On discontinuing dialysis

Journal of Medical Ethics 19 (2):77-81 (1993)
  Copy   BIBTEX


Ethical issues relating to the withdrawal of dialysis are discussed, comparing dialysis with other life-support systems, particularly artificial ventilation. It is argued that there is no ethical difference between discontinuing treatment in each case. One practical difference between the two is that patients with chronic renal failure are less likely to have reduced autonomy, and so can engage in discussions with their doctors regarding the situations in which their life-supporting treatment might be discontinued. It is argued that doctors caring for patients on dialysis have an ethical duty to discuss with these patients the circumstances in which they may wish to discontinue dialysis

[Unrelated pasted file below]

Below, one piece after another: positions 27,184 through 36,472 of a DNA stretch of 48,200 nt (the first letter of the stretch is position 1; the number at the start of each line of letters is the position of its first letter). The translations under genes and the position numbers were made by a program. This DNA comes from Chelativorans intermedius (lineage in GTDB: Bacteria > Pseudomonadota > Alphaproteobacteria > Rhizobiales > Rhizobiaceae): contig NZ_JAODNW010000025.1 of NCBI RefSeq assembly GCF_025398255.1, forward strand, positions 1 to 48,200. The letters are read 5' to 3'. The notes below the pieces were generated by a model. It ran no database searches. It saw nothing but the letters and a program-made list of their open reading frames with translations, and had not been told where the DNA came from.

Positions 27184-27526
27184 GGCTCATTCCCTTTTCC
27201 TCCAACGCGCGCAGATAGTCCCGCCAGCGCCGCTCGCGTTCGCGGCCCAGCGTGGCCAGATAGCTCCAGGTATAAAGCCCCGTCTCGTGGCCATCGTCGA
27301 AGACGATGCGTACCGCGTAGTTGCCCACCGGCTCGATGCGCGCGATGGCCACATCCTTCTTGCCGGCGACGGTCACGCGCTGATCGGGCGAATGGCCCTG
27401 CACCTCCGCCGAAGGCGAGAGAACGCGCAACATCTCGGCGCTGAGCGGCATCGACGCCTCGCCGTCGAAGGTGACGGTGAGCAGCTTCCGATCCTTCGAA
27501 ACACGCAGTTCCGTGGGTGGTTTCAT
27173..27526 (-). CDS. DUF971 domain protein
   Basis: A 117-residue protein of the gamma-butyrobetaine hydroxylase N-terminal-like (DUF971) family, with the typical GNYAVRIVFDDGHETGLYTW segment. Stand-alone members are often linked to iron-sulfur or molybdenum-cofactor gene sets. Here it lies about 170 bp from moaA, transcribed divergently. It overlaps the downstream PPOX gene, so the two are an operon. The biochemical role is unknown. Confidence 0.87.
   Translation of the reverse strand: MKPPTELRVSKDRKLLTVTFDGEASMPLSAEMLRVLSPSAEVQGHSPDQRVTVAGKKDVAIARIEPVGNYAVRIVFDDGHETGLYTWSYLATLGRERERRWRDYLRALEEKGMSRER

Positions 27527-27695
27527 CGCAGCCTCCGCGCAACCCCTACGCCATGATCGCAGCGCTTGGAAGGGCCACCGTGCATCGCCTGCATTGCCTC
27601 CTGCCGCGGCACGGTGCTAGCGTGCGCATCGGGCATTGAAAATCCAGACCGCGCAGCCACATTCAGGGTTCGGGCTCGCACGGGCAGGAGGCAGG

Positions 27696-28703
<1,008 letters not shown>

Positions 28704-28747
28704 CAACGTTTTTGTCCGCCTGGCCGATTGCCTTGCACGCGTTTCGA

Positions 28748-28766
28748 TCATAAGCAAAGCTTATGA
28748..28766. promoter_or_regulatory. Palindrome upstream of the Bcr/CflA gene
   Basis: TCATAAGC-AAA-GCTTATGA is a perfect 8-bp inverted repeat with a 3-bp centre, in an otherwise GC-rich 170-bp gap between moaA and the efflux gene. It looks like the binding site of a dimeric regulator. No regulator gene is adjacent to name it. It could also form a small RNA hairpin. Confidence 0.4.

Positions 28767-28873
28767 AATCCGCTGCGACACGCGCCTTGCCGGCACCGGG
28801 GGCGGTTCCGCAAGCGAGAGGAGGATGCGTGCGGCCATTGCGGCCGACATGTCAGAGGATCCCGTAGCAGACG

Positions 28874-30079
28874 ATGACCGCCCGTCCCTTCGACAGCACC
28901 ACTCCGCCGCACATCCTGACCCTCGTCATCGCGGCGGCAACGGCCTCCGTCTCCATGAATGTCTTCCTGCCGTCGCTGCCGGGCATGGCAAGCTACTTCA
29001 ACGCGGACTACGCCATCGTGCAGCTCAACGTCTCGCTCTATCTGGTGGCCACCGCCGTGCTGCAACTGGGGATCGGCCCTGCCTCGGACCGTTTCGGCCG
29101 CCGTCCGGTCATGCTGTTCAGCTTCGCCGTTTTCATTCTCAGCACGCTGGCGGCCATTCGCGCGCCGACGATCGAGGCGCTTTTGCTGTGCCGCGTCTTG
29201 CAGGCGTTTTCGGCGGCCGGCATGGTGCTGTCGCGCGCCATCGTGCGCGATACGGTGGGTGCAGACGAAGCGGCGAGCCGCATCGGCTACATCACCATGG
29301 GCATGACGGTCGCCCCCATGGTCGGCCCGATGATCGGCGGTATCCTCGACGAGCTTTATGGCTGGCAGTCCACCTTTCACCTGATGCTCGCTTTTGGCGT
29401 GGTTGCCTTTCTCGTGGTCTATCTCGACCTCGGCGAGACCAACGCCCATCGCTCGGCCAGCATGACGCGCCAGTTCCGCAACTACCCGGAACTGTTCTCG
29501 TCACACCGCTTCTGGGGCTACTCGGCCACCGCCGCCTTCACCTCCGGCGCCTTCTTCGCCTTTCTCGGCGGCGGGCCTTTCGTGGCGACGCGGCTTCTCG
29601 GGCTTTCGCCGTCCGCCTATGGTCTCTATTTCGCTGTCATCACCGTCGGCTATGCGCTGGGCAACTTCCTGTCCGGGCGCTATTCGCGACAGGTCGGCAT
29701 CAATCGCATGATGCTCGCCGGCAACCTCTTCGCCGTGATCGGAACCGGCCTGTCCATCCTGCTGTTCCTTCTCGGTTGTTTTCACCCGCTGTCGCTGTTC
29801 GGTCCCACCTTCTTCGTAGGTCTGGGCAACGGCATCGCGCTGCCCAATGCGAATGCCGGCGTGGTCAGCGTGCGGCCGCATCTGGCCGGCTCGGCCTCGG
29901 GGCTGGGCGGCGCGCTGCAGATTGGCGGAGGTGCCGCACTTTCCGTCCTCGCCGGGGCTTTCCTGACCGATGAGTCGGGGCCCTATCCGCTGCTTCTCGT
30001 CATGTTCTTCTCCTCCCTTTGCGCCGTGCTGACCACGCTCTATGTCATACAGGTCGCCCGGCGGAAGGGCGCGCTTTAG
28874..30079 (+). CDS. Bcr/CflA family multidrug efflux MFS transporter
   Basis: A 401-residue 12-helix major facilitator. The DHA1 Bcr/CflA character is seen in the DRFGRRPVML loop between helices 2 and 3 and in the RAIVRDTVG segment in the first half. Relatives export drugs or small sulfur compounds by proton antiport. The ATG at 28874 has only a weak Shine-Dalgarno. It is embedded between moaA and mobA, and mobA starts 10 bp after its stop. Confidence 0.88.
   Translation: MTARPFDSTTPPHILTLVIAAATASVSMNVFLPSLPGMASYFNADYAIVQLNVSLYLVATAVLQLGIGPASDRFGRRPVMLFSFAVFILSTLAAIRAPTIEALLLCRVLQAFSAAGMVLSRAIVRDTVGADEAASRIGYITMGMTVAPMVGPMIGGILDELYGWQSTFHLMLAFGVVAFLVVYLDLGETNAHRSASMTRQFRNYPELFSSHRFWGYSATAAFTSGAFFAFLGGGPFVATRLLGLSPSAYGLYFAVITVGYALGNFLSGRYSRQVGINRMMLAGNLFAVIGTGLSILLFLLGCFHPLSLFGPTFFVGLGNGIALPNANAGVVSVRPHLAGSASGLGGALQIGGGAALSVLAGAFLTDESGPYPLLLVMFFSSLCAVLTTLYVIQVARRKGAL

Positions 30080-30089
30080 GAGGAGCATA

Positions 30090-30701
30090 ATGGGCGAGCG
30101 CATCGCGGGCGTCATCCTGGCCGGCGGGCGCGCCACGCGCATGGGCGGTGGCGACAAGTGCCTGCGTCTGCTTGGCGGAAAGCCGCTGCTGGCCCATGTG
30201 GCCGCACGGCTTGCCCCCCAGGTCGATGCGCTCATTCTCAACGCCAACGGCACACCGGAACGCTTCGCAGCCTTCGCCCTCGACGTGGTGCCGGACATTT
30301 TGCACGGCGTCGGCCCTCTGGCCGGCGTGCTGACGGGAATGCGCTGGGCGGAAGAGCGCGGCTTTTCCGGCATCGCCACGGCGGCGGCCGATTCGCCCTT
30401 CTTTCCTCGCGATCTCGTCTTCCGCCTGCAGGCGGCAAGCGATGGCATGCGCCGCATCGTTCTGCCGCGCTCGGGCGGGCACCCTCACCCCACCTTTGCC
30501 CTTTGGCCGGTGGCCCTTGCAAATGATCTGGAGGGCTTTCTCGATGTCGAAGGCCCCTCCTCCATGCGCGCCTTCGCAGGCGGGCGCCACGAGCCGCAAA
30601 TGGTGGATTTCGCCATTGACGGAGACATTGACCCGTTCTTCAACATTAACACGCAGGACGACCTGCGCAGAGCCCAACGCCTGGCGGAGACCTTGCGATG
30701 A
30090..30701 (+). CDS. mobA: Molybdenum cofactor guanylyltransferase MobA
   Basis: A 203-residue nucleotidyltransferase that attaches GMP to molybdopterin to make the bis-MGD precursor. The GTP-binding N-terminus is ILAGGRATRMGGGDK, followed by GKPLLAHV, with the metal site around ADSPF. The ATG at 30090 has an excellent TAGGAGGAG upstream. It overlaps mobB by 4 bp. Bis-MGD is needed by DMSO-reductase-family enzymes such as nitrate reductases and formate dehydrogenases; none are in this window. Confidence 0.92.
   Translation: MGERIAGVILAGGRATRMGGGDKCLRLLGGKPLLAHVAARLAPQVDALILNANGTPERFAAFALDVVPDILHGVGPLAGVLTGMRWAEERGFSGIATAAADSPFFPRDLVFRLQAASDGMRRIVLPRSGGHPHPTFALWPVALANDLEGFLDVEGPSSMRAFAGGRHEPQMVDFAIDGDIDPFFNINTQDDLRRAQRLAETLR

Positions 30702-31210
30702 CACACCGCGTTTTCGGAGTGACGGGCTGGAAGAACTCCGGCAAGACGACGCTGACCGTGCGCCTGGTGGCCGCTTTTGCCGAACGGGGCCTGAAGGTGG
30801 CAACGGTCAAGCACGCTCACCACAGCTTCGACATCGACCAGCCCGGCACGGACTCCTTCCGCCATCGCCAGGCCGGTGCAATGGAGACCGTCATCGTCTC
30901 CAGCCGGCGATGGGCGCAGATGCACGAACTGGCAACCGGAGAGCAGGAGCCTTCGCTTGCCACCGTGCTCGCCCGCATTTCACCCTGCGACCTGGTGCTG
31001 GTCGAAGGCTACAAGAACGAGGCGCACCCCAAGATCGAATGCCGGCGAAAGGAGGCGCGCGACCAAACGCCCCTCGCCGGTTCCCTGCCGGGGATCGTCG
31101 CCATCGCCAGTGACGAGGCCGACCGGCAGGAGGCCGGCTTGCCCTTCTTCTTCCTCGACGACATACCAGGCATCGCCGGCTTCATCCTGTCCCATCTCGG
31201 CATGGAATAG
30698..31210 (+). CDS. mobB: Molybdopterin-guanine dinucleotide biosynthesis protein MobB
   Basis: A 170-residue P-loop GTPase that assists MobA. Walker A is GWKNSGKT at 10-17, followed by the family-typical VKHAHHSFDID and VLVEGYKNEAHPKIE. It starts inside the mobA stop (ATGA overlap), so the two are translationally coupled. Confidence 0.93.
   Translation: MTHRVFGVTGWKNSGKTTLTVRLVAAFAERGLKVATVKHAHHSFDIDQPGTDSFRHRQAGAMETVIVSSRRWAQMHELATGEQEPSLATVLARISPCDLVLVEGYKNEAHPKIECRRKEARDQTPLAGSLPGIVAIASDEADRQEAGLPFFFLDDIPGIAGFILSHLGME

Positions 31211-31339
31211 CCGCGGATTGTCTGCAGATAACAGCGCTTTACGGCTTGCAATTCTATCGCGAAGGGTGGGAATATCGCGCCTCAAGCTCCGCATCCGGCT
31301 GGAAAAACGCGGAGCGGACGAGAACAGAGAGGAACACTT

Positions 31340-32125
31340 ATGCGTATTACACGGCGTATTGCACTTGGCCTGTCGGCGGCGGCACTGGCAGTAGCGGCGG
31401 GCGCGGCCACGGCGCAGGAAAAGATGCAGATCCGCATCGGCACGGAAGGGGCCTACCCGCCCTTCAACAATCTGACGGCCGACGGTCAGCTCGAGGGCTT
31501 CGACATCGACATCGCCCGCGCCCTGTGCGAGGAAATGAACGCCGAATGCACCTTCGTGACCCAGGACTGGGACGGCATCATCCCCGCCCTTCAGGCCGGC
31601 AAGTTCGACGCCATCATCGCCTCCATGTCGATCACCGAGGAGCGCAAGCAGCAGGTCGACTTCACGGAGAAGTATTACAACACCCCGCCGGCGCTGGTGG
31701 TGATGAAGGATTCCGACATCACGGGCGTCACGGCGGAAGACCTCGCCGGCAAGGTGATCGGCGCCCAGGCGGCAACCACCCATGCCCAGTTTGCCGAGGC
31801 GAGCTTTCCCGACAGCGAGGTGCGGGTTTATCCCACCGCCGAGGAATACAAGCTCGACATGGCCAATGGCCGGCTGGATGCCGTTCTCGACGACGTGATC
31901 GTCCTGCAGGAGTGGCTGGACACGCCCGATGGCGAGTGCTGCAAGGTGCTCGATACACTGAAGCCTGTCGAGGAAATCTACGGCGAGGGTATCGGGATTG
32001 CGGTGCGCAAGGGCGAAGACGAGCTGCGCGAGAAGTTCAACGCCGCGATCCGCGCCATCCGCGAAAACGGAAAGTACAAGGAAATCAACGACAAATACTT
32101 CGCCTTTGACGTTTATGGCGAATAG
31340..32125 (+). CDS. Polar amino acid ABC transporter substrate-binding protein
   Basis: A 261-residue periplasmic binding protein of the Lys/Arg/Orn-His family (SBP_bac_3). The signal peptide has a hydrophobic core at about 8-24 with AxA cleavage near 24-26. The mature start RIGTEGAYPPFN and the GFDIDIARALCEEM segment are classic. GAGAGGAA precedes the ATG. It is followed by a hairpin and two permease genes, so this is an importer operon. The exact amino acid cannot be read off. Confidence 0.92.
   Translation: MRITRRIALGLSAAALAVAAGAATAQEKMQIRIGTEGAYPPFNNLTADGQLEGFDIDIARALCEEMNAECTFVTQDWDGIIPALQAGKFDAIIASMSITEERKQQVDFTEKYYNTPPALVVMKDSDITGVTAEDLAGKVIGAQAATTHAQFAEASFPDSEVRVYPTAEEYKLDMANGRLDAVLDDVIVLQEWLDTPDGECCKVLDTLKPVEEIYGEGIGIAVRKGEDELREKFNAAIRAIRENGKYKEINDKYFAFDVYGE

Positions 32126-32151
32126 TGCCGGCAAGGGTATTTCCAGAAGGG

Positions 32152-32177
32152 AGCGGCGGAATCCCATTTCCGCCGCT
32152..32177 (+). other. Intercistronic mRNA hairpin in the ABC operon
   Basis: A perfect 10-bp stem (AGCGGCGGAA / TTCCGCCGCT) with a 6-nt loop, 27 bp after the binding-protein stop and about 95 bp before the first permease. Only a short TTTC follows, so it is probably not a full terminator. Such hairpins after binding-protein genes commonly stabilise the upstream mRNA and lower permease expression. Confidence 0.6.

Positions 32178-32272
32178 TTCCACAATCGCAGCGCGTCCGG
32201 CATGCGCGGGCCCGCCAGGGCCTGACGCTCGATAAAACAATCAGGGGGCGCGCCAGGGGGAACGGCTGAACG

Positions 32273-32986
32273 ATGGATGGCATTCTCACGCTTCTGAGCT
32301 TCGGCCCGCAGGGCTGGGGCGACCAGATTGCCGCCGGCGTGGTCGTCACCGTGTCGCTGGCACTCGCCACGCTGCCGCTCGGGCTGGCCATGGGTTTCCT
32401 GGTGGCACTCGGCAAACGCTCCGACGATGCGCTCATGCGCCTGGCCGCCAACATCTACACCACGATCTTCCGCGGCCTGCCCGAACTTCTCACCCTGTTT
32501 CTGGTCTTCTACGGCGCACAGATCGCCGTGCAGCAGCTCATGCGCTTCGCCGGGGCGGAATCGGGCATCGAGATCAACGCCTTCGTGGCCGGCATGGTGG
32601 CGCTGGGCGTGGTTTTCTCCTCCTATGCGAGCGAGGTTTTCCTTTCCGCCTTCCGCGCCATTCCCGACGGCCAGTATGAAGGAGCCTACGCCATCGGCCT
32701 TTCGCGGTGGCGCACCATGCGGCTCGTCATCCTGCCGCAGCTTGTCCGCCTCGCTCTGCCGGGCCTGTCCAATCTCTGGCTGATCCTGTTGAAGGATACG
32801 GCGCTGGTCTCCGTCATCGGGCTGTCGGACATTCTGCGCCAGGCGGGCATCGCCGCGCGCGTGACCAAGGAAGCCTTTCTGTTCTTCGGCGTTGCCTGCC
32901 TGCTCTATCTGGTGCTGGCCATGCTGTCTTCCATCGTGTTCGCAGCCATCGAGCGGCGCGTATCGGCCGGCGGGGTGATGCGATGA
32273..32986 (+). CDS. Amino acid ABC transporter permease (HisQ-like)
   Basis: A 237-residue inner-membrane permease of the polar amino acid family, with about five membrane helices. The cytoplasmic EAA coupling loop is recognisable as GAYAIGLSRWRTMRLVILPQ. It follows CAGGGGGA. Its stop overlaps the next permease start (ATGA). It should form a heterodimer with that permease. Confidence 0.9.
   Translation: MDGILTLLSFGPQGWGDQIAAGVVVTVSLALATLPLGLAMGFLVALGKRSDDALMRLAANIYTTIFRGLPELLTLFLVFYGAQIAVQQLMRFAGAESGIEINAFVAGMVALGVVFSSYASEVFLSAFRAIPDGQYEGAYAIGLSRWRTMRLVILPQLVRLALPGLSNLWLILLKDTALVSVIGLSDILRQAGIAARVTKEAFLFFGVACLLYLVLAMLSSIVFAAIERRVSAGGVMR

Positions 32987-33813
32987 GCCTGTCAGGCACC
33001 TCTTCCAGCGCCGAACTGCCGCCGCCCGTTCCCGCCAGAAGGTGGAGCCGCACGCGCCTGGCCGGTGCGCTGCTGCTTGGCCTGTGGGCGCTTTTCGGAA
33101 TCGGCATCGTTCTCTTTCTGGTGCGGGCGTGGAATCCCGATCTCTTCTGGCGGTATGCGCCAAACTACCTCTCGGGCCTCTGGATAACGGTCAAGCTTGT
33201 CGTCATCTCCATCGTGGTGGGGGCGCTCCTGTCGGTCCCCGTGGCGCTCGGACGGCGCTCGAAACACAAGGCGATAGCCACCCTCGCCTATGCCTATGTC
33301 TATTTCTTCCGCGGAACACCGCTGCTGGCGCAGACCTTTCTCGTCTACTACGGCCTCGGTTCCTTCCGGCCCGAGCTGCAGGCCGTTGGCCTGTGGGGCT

Upload a copy of this work     Papers currently archived: 93,642

External links

Setup an account with your affiliations in order to access resources via your University's proxy server

Through your library

Similar books and articles

Discontinuing Renal Dialysis.Peter J. Gummere - 2009 - Ethics and Medics 34 (10):2-4.
The God Squad and the Origins of Transplantation Ethics and Policy.Albert R. Jonsen - 2007 - Journal of Law, Medicine and Ethics 35 (2):238-240.


Added to PP

7 (#603,698)

6 months
22 (#694,291)

Historical graph of downloads
How can I increase my downloads?

Citations of this work

No citations found.

Add more citations

References found in this work

The Value of Life.John Harris - 1985 - Mind 95 (380):533-535.
Advance directives, self-determination, and personal identity.Rebecca Dresser - 1989 - In Chris Hackler, Ray Moseley & Dorothy E. Vawter (eds.), Advance directives in medicine. New York: Praeger. pp. 155--70.
The Unmasking of Medicine.Ian Kennedy - 1981 - Allen & Unwin Australia.

Add more references